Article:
Thailand's northern rose fades Culture: The popular tourist city of Chiang Mai, an ancient town known as Thailand's "Rose of the North," is being overwhelmed by AIDS, pollution and rank commercialism.

Sun Journal

August 29, 1998|By Peter Eng | Peter Eng,SPECIAL TO THE SUN

CHIANG MAI, Thailand -- At the five main gates of Chiang Mai's old city, people gathered recently for an ancient ceremony called Inthakin. Buddhist monks in saffron robes chanted as people offered flowers, incense and candles to ask for rain and bountiful crops.

But the raucous traffic jams around the gates muffled the chants, and the fumes from cars and motorbikes overpowered the sweet smell of incense.

Chiang Mai, former capital of the Lanna Thai Kingdom, celebrated its 702nd birthday this year. After Bangkok, which is five centuries younger, it is Thailand's second-most-popular city for foreign tourists.

Chiang Mai still offers old-world charms: temples, handicrafts, jungles, waterfalls, and the nearby villages of the ethnic-minority hill tribes. Still preserved are the moat and parts of the fortified gates that marked the city's original perimeter. Wrapped by forested mountains and the Ping River, Chiang Mai has been called the "Rose of the North."

'Another Bangkok'

But conservationists are calling it "another Bangkok" as rapid expansion has brought traffic jams, pollution and high-rise condominiums and mega-malls, and has threatened the distinctive cultural traditions of the north.

A painting at the newly-opened Contemporary Art Museum, entitled "Chiang Mai 1997," shows car fumes and high-rises beating down on an elephant with tears in its eyes.

Chiang Mai's growth has been fueled in part by the Japanese-built agribusinesses and other factories south of the city. But some of the expansion also comes, ironically, from an influx of wealthier people seeking to escape the misery of Bangkok.

Just as in Bangkok, in Chiang Mai's suburbs the paddy fields have given way to vast new housing tracts, many of them uninhabited because no one can afford them now. Thailand's current economic downturn has provided a breather by halting the bigger projects, but there is no doubt what direction Chiang Mai will take once the money returns.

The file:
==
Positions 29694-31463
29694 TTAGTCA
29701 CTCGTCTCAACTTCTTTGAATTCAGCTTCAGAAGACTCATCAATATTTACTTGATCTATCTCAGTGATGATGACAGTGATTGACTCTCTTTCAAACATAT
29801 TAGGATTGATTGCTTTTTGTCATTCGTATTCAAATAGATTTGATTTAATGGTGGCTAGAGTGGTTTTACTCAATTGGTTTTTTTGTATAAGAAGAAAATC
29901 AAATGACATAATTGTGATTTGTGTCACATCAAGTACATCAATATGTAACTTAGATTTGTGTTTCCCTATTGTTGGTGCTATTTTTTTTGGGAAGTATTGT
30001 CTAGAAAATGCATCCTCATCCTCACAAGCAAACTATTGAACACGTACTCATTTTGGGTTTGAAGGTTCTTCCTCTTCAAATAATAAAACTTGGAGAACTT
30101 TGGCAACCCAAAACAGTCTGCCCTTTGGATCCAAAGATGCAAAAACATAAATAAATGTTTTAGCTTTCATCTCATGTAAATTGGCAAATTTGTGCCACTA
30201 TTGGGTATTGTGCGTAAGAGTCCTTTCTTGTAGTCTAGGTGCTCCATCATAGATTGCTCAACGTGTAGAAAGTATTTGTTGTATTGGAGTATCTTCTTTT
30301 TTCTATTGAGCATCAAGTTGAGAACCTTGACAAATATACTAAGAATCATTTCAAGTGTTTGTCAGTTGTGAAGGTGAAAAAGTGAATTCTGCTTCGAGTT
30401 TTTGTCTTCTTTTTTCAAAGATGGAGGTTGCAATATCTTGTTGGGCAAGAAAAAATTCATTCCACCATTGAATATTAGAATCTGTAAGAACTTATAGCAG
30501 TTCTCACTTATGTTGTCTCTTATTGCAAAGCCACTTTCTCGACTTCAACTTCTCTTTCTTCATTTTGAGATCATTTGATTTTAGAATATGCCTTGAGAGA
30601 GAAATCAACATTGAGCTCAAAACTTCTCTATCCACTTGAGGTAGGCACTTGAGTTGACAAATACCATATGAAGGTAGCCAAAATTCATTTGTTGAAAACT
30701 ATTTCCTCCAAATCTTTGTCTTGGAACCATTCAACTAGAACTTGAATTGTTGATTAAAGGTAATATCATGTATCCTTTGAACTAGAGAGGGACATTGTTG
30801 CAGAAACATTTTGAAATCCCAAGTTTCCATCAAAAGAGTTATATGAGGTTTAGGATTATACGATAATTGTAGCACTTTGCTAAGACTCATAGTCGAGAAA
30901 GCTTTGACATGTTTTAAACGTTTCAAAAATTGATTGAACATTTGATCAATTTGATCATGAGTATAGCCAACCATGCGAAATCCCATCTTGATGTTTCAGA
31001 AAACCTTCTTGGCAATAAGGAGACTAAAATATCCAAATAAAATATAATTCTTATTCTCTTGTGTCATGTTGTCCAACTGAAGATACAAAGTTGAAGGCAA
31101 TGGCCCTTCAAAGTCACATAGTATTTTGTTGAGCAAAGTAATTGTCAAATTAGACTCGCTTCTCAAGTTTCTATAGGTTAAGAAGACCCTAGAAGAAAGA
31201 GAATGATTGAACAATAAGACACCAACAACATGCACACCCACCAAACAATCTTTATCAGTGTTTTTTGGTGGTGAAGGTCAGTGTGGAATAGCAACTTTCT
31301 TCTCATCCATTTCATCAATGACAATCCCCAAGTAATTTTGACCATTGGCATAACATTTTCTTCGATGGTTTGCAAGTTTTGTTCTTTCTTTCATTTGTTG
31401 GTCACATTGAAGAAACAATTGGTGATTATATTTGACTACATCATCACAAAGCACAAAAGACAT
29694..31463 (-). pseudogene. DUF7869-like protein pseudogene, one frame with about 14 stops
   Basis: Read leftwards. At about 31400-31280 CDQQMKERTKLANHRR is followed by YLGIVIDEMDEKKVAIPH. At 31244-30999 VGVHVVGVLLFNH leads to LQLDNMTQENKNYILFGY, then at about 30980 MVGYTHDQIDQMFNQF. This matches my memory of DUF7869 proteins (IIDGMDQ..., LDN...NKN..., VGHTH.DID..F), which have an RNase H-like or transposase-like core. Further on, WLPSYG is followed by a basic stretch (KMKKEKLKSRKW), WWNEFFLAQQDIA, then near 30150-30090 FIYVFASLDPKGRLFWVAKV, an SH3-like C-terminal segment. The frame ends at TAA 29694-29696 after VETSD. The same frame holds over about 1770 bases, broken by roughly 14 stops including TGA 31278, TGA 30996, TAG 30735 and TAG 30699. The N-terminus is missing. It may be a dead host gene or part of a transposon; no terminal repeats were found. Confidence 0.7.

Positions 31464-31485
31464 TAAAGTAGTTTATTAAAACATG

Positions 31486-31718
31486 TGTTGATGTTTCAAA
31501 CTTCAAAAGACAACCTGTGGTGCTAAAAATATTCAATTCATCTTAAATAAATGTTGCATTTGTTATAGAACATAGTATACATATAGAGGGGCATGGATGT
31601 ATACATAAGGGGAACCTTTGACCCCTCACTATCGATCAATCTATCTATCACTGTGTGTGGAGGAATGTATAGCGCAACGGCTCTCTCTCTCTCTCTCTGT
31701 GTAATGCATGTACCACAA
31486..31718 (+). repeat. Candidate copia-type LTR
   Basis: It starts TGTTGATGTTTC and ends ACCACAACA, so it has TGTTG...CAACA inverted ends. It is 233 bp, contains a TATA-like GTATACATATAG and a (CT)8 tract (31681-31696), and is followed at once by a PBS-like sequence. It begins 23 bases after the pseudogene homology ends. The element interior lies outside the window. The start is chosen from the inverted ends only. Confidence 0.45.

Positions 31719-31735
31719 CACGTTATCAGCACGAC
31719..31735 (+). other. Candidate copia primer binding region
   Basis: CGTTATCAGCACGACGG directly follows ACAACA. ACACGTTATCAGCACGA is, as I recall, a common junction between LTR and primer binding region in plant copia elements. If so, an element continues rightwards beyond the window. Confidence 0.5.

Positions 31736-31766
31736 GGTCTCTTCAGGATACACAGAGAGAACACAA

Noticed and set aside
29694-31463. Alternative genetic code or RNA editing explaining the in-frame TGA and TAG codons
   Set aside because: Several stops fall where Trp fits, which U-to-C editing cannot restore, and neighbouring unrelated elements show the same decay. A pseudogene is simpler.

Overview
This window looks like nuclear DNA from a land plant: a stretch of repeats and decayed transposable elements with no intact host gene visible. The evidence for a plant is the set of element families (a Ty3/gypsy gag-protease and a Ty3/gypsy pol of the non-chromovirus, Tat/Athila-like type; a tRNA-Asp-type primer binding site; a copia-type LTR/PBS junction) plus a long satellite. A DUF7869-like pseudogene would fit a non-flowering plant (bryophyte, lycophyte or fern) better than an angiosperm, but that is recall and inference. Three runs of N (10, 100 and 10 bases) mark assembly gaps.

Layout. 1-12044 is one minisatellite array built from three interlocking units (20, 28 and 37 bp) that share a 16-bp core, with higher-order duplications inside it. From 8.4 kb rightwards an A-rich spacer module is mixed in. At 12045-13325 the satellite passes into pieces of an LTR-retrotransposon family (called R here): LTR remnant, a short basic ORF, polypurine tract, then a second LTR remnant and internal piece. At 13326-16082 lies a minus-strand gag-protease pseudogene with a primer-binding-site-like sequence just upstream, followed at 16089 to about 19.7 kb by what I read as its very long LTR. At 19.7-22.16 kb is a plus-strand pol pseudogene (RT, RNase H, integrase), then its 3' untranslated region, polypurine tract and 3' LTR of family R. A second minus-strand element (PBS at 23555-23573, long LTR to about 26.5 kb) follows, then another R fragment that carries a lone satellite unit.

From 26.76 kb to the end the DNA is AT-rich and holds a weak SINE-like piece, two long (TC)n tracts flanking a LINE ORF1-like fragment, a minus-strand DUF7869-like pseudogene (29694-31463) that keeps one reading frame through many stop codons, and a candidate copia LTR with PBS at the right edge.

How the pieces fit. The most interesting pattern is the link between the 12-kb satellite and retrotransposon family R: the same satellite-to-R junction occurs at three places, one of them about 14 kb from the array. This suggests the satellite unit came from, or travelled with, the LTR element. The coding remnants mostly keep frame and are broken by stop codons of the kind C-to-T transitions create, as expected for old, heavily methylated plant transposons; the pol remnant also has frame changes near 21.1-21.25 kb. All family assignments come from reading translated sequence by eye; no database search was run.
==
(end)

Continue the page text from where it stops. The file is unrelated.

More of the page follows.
Chiang Mai's first "super store" opened three years ago. Suddenly, three more opened in December. Carrefour and Auchan, two French super store chains, brought their global battle to Chiang Mai.

These gargantuan warehouse-like structures, equipped with parking lots the size of soccer fields, sell everything from tropical fruit to soccer jerseys to washing machines. Offering one-stop convenience and cheaper prices, they are threatening the survival of the small family stores and community fresh food markets where people have traditionally shopped.

"Our aim is to put all the products in one place and let the customer choose. Every day more and more people come," says Philippe Richard, manager of the Auchan store, which has 50 cashiers and 10,000 square meters of floor space. Auchan built an underpass on the adjacent highway so customers can drive in from all directions.

The super stores have worsened the city's traffic and made the roads more dangerous. They are also heralding a new era of junk mail. Their glossy, full-color advertising brochures are scattered all over the city, piled on tables, stuffed into mailboxes, slipped under the doors of offices and through the gates of homes.

Researchers now are testing lead levels in the blood of traffic policemen. Similar tests produced alarming results in Bangkok. They are also monitoring the Ping River, which has been polluted by pesticides used by farmers upstream. As the city grows, its garbage challenges the disposal and waste-treatment facilities.

The problems should not be exaggerated. The authorities have banned the construction of high- rises near temples. The moat surrounding the old city has been dredged and equipped with a cleaning system. In terms of population, Chiang Mai is still only one-fortieth the size of Bangkok.

More worrisome to many people are the changes in the city's way of life.

The vices more often associated with Bangkok include a racket last year in which army officers and city employees tried to extort money from vendors at the Night Bazaar, a popular tourist spot downtown.

Also last year, a policeman, angered after his girlfriend left him for a foreigner, shot and wounded two Italian tourists at Chiang Mai airport. As dangerous as the AIDS epidemic is in Bangkok's Patpong bar district, it is worse in the brothels of Chiang Mai featuring underage girls.

More people are swaggering about with the mobile phones that are favorite status symbols of Bangkok's yuppies. At a restaurant specializing in the "Khantoke" dinner, a variety of northern Thai dishes served with sticky rice, a guitarist sings not local ballads but badly mangled American country songs by John Denver.

"The new greed is robbing us of our simplicity," says Udom Roongruangsri, director of the Center for Promotion of Arts and Culture at Chiang Mai University. He is completing six years of work on an encyclopedia of northern Thai culture. He calls the book "the last citadel, the last wall, before our civilization is finished."

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